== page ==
Here you go: an oral history of my possibly-favourite-game-ever and definitely-most-written-about platformer Spelunky that tries to explain, through fictional interviews with the characters, everything you need to know about the game Spelunker #1 (professional adventurer): Putting the faded photo in my pocket, I squeezed the whip at my side, and thought of her one last time. That’s all it took to get me down here, beneath the surface of the world. Of course, it’s different for everyone. Now, shh. That statue’s a trap. You’ve got to time this just perfect–erkkk Spelunker #23: I’ve never seen another spelunker. No bodies, even. Not a soul. It’s almost as if – nah, that’d be impossible – as if there’re an infinite number of caverns down here. But damn me if those caverns ain’t full of good-lookin’ dames. Marion (damsel in distress): Just because this dress shows off my curves, doesn’t mean I’m not up on my feminism. And frankly, the gender politics are appalling. These fellas’ll use you as a shield as soon as rescue you. And then they expect a kiss? Don’t even get me started on the Parlours. Rudy (proprietor, Rudy’s Kissing Parlour): Look; I provide a service. A man like that, big adventures on his mind, sometimes he just needs a kiss, eh? Pancho (proprietor, Pancho’s Speciality Shop): It’s a dangerous business. But a man like me, knows how to specialise – capes, jetpacks, teleporters – there’s big money in it. Spelunker #72 (ex-adventurer, spending his retirement fused irrevocably into the scenery): …the time I got a teleporter? Ah, I remember it fondly. Course, I probably should’ve looked where I was going a little better. Ivan the Shopkeeper (proprietor, Ivan’s Armoury): One of the buggers shot me! It’s just not cricket; a man stocks a handy range of shotguns, down in the dark places, he shouldn’t have to expect this yobbery. Spelunker #99: By means we needn’t go into, I acquired a shotgun. Deep in the belly of the beast with a handful of boomstick. I was invincible. Those blasted spiders melted into red mist before me. Then some old bearded bloke with a grudge – and worse, a shotgun of his own – was waiting for me by the exit. The rest was bloody history. Jethro (professional tunnel man): Here I am, no-one to talk to, shovelling dirt. They’re off having adventures with a girl over one shoulder. They’re all addicts, if you ask me. Get what’s coming to ’em. Spelunker #118: They’ll tell you it’s all about greed. Don’t listen. The gold, jewels, that little number that ticks up somewhere in your head, that’s just window dressing. Why do so many of us do it? It’s about seeing new places. And they’re always new. People talk about travelling, broadening your horizons. Finding yourself? Try finding a bloody huge mutant psychic brain. Spelunker #199: This was it: just a giant stone head between me and the big time. I dispatched it quick enough, right into the lava. A door opened. Glory! Except… I forgot to leave a way out. Sigh. I’ll jump into the lava meself, then. Olmac (giant stone head): Ummmg. Spelunker #199: The afterlife turned out to be a lot of numbers carved into a rockface. And I wasn’t even the highest score.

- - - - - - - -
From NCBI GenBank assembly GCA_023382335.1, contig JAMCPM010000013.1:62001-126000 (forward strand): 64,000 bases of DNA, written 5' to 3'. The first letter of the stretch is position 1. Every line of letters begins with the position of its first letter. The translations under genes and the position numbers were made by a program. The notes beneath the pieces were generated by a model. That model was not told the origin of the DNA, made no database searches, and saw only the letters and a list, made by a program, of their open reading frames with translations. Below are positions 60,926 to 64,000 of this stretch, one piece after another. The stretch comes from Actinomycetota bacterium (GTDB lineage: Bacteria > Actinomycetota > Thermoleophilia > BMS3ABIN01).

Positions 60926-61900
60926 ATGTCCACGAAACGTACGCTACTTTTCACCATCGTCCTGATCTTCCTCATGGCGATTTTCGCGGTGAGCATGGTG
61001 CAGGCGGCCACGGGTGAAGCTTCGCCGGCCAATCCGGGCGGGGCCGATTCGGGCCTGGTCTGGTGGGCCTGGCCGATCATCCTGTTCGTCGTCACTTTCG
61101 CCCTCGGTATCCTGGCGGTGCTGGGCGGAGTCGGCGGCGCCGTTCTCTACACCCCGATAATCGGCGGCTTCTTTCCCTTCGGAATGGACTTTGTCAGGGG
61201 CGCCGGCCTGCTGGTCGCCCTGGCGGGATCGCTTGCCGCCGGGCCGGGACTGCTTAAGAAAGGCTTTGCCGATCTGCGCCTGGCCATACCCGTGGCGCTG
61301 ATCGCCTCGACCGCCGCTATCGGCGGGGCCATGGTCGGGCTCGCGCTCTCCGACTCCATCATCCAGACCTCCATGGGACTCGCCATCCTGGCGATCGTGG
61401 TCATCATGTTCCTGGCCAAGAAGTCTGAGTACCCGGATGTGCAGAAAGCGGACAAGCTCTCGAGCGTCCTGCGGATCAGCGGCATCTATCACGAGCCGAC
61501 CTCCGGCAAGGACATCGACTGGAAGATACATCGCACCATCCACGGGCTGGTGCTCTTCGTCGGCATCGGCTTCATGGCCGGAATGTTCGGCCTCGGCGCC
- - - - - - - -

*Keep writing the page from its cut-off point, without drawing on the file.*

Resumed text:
As I might’ve mentioned, oh, two or three hundred times by now, it’s basically the end of 2009/the decade/time. To celebrate, some lists of Good Things, and, where the inspiration strikes me, a bit of explanation. Top 5 Albums of 2009#5 Horrors – Primary Colours(People are talking about this as, yay, Horros reinvent themselves as good. But I actually quite like Horrors mk.1. Still haven’t given this the time it deserves, but enough to recognise, if I do give it what it deserves, it will be probably one of the most long-lasting likes on here. So ludicrously tasty and thick sounding: thanks new sound system!)#4 Karen O – Where The Wild Things Are(Still a little unsure about the film- more on that later – and haven’t listened to this since seeing it. Beautiful, but probably the most likely record to get kicked off the list, retrospectively. Realise now I never linked to my Redbrick review.)#3 Emmy the Great – First Love(This year’s largest sufferer of ‘love-the-band-but-I’ve-heard-the-songs-enough-by-the-time-the-album-comes-out’ syndrome. Will, no doubt, rediscover at some point, like I did this year with Dan Le Sac/Scroobius Pip’s Angles.)#2 Patrick Wolf – The Bachelor(I’m probably wrong but, my favourite Wolf. It is, as I learnt this summer, great runnning material, really determined stuff; though, thanks to my limited stamina I’m not that familiar past the first half an hour.)#1 Yeah Yeah Yeahs – It’s Blitz(I’ll write something huge on this at some point, no doubt. YYYs have been by far my biggest band this year- in both gig and album, but I haven’t had a proper Think about them since 2007ish.)Top 5 Games of 2009 #5 Wii Sports Resort(Screw you, Borderlands! A more pop choice, for the sheer family-uniting powers it has brought to bear this holiday. And I’m still interested in exploring its single player modes…)#4 Batman: Arkham Asylum(Was tight. Did tights right.)#3 Time Gentlemen Please(For making me laugh more than anything else this year. A perfect year would’ve provided me with Brutal Legend, to make a pure comedy Top 5; drop Batman and everything on here has provided more laughs than your average Apatow film, in one way or another. Oh well, no year is perfect, right?)#2 Red Faction: Guerilla(Second-biggest laughs provider. A game about revolutionary freedom-fighters/terrorists blowing up builds not funny? Wrong.)#1 Spelunky(This one has definitely got more coming. Not that there has been a lack of writing already. Haven’t touched it much since Autumn, but it’s left its mark. No doubt I’ll buy the upcoming 360 version too.) Top 5 Films of 2009#5 Let The Right One In(Beautiful, creepy, Swedish. Still annoyed I missed this in the cinema, but it’s possibly the film that’s held my mind for the longest#4 Inglourious Basterds(Provided I’m actually right about it. Recently found Tarantino’s introductory speech for it, and am a bit concerned about my reading. Although, death of the author and all that, does it really matter?*)#3 The Wrestler #2 Milk(As my girlfriend put it last night: “Why are all the films you like the ones that make me cry?”)#1 Up(More than any other, this is the one that made me realise how are hard, and rubbish, lists are. I forgot this until a quick Google. It’s the only film I’ve seen twice this year, and it genuinely held up. I think pretty much everything has been said by now- it’s surprisingly heartbreaking at the start, loses it a bit here and there, but still has a lot of the year’s best moments. Even the action-hero bit at the end doesn’t feel forced, and genuinely worked. Wouldn’t bother with 3D though.) This one was, surprisingly, the hardest to cut down. So much extra stuff that I really loved this year- I guess it’s easier to give yourself to something once. Pending a second viewing, Where The Wild Things Are might have a shot at knocking, I dunno, Inglourious Basterds off the list.All in all, it hasn’t been a year where I’ve cared much for the contemporary. I do love the YYYs album, but haven’t visited it as much as I would’ve had it come out in, say, 2006. And I have, as usual, struggled to keep up with the cinema, while discovering stuff like the Coens’ back catalogue. Probably played more TF2 than any other (non-Spelunky) game this year. In the case of gaming, money’s probably an issue. One free game, one that cost me £1.99, two I had on rental and a Christmas present. Hey, I started the Moneyless Gamer for a reason. Musically, new was even harder than contemporary. My favourite albums are almost all by bands I already knew and liked before. Even though, when I’ve got my Music Editor hat on, we get a constant stream of new into our inbox, and people are raving about this and that, I’m falling behind. Looking at Top Album lists for inspiration, I feel passed-by. Such band names! Crystal Stilts? Neon Indian? They sound like futuristic versions of bands I like. Can these really have come out without my noticing?. And bands I remember hearing about a few years back, when I couldn’t keep my nose out of the NME/blogs. Wild Beasts. Future of the Left. Bands I’ve tried with, and nothing’s happened. Bands I like who I didn’t even know had new stuff out. Sonic Youth. Gallows. Perhaps I’m just getting old.